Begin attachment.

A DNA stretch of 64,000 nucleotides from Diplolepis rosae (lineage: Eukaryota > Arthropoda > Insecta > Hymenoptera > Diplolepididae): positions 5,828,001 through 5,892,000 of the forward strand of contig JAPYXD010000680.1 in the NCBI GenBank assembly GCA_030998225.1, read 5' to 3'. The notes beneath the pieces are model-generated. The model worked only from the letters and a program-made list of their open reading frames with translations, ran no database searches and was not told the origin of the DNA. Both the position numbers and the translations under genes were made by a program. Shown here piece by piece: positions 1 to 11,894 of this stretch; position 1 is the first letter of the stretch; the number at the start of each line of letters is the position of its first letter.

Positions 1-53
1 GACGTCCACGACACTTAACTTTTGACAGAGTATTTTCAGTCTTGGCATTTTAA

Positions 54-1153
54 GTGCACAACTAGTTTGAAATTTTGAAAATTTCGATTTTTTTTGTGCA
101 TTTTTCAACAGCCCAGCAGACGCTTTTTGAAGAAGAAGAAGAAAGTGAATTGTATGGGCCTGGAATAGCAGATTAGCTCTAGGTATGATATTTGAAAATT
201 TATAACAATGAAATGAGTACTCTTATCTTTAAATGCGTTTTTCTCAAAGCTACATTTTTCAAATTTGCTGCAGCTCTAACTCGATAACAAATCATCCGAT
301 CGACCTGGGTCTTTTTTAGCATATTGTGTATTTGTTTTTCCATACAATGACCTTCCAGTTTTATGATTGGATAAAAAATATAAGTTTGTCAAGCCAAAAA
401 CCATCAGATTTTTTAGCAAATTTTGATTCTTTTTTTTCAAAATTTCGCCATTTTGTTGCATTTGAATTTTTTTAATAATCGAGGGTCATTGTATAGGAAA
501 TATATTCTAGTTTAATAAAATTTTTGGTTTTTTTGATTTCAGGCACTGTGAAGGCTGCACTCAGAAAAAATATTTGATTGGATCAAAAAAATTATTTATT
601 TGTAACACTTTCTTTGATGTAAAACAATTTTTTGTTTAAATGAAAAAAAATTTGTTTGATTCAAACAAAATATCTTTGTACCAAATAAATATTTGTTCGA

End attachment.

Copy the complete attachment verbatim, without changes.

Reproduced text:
A DNA stretch of 64,000 nucleotides from Diplolepis rosae (lineage: Eukaryota > Arthropoda > Insecta > Hymenoptera > Diplolepididae): positions 5,828,001 through 5,892,000 of the forward strand of contig JAPYXD010000680.1 in the NCBI GenBank assembly GCA_030998225.1, read 5' to 3'. The notes beneath the pieces are model-generated. The model worked only from the letters and a program-made list of their open reading frames with translations, ran no database searches and was not told the origin of the DNA. Both the position numbers and the translations under genes were made by a program. Shown here piece by piece: positions 1 to 11,894 of this stretch; position 1 is the first letter of the stretch; the number at the start of each line of letters is the position of its first letter.

Positions 1-53
1 GACGTCCACGACACTTAACTTTTGACAGAGTATTTTCAGTCTTGGCATTTTAA

Positions 54-1153
54 GTGCACAACTAGTTTGAAATTTTGAAAATTTCGATTTTTTTTGTGCA
101 TTTTTCAACAGCCCAGCAGACGCTTTTTGAAGAAGAAGAAGAAAGTGAATTGTATGGGCCTGGAATAGCAGATTAGCTCTAGGTATGATATTTGAAAATT
201 TATAACAATGAAATGAGTACTCTTATCTTTAAATGCGTTTTTCTCAAAGCTACATTTTTCAAATTTGCTGCAGCTCTAACTCGATAACAAATCATCCGAT
301 CGACCTGGGTCTTTTTTAGCATATTGTGTATTTGTTTTTCCATACAATGACCTTCCAGTTTTATGATTGGATAAAAAATATAAGTTTGTCAAGCCAAAAA
401 CCATCAGATTTTTTAGCAAATTTTGATTCTTTTTTTTCAAAATTTCGCCATTTTGTTGCATTTGAATTTTTTTAATAATCGAGGGTCATTGTATAGGAAA
501 TATATTCTAGTTTAATAAAATTTTTGGTTTTTTTGATTTCAGGCACTGTGAAGGCTGCACTCAGAAAAAATATTTGATTGGATCAAAAAAATTATTTATT
601 TGTAACACTTTCTTTGATGTAAAACAATTTTTTGTTTAAATGAAAAAAAATTTGTTTGATTCAAACAAAATATCTTTGTACCAAATAAATATTTGTTCGA